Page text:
Integrated care is about giving people the support they need, joined up across local councils, the NHS, and other partners including social care providers, voluntary and community enterprise sector and charities.
When the NHS was set up it focussed on treating single conditions or illnesses. Since then our health and care needs have changed. More of us are living longer, and many of us have multiple conditions that require regular, ongoing care. Although our needs have changed, the structure of health and care services has mostly stayed the same, with a patchwork of organisations often working independently from each other.
Health and care staff and leaders have brought organisations together to better meet our needs by working in a joined-up, integrated way.
Primary and secondary care, social care, mental health and community health services have been seeking to partner with each other in different ways to plan and deliver joined up health and care services to improve the lives of people in their area and to reduce inequalities.
What are Integrated Care Systems?
Integrated Care Systems (ICSs) are partnerships of organisations that come together to plan and deliver joined up health and care services to improve the lives of people in their area. South West London ICS is responsible for how health and care is planned, paid for and delivered.
ICSs have four key purposes:
- Improving outcomes in population health and healthcare
- Tackling inequalities in outcomes, experience and access
- Enhancing productivity and value for money
- Supporting broader social and economic development
We are one of 42 ICSs across England. Many of these have existed for some time (we were originally set up as the South West London Health and Care Partnership in 2016), but the Health and Care Act 2022 made ICSs statutory across the country and gave ICSs new formal powers and responsibilities.
Every ICS is made up of two parts. Integrated Care Boards and Integrated Care Partnerships.
Integrated Care Boards (ICBs)
Integrated Care Boards (ICBs) decide how the NHS budget for the area is spent and develop a plan to improve people’s health, deliver higher quality care and better value for money.
Integrated Care Partnerships (ICPs)
Integrated Care Partnerships (ICPs) are committees that bring the NHS together with other key partners like local authorities to develop a strategy to enable the ICS to improve health and wellbeing in its area.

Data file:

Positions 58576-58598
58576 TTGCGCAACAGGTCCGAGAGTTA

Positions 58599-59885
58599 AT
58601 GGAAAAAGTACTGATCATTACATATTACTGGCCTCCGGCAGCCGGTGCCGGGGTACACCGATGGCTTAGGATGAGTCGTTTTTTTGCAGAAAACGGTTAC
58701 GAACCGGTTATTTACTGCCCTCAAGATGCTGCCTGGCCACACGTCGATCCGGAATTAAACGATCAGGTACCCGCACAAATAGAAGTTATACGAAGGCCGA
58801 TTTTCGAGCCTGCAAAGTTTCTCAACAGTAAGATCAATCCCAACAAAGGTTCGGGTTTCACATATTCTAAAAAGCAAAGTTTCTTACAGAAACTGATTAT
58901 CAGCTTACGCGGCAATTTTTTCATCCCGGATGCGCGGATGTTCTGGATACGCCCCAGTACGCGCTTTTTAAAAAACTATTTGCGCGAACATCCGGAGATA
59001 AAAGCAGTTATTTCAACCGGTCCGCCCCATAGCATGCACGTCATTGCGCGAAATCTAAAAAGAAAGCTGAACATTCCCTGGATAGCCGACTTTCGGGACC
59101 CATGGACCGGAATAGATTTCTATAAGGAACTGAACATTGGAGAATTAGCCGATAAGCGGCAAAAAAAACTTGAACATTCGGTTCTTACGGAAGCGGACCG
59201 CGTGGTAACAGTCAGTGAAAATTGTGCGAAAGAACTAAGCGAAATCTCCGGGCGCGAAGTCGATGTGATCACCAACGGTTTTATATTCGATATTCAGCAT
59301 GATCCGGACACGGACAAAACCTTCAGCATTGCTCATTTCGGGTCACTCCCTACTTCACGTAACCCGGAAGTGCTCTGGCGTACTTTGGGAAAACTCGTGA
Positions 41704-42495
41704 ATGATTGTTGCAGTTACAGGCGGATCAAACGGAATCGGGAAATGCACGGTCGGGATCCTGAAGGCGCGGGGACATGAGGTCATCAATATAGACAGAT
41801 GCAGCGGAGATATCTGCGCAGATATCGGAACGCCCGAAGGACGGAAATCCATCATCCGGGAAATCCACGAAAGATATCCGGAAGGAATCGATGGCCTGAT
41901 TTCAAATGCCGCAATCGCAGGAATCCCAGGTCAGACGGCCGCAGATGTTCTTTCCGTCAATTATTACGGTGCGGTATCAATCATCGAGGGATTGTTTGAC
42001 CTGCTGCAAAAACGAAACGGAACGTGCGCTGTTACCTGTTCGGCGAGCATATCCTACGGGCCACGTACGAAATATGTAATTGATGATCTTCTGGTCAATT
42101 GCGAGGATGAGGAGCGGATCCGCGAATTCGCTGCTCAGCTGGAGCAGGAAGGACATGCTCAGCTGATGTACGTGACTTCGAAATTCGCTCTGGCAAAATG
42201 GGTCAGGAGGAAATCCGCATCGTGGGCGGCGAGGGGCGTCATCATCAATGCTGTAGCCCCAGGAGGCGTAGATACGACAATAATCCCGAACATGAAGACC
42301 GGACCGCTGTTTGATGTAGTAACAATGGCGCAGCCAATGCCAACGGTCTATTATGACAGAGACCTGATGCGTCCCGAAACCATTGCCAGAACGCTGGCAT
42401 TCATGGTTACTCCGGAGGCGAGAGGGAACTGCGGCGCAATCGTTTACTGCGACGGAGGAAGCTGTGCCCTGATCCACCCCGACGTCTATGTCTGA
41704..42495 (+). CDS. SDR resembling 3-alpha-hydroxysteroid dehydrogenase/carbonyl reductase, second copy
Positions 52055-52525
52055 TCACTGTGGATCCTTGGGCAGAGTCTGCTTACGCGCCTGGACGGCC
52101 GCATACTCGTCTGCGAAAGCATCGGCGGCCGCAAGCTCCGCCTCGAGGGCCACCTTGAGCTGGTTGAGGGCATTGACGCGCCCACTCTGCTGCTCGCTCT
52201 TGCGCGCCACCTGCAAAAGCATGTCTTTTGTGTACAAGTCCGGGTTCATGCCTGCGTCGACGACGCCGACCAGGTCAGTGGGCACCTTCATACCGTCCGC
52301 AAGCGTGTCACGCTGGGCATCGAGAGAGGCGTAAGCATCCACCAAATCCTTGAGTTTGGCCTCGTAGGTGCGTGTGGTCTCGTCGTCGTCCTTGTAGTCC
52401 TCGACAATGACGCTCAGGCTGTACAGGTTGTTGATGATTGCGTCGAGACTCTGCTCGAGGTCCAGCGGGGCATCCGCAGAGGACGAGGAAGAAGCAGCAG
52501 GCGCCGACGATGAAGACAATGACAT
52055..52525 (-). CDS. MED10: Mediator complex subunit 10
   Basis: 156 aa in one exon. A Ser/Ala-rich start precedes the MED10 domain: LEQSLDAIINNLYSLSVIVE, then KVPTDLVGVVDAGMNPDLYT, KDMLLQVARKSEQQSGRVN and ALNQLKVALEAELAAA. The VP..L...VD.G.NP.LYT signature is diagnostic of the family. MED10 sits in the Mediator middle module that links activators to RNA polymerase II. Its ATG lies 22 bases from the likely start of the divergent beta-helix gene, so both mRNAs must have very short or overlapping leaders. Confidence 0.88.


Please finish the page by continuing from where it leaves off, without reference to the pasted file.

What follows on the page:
Other important ICS features
Local authorities, which are responsible for social care and public health functions as well as other vital services for local people and businesses.
Place-based partnerships bring together local authorities, charities, residents and NHS partners to work together to understand and meet local health and wellbeing needs.
Our six places in South West London are the same as our six local authorities:
Primary Care Networks (PCNs)
Primary Care Networks (PCNs) bring GP practices together with community, mental health, social care, pharmacy, hospital and voluntary services in their local areas building on existing primary care services to better meet the needs of local people.
Provider collaboratives are new partnerships that bring together providers like hospitals, mental health services and community services to share resources and improve patient access and experience.
What are the benefits?
Collaborating as an ICS helps health and care organisations tackle complex
challenges. In South West London we have developed better and more convenient services, invested in keeping people healthy and out of hospital and set shared priorities for the future.
As needs change, with more people living into older age and with long-term conditions we will need to adapt the way we organise care. By working with our partners, with a shared ambition to help our communities thrive, we can achieve the best for everyone.
As needs change, with more people living into older age and with long-term conditions we need to adapt the way we organise care. By working together, with a shared ambition to help our communities thrive, we can achieve the best for everyone.
During the Covid-19 pandemic the NHS, councils and the voluntary sector joined forces to help quickly identify and support those at greater risk from the virus:
- People sleeping rough were given hotel accommodation
- Hospitals worked together sharing staff and resources so that more people could get the help and care they needed.
- GPs worked together in networks to continue to offer face to face services for those who needed them whilst most appointments were offered over the phone or online
Read some of our local stories to learn more about the impact of partnership working is having on people in South West London.
Becoming South West London ICS
The South West London Health and Care Partnership was started in 2018 and was formally granted integrated care system status in April 2021.
We have been strengthening the relationships between the NHS, local councils and other important partners like the voluntary and community sector in our six boroughs since the Health and Care Partnership was formed. We have developed better and more convenient services, invested in keeping people healthy and out of hospital and set shared priorities for the future in our local health and care plans for each borough.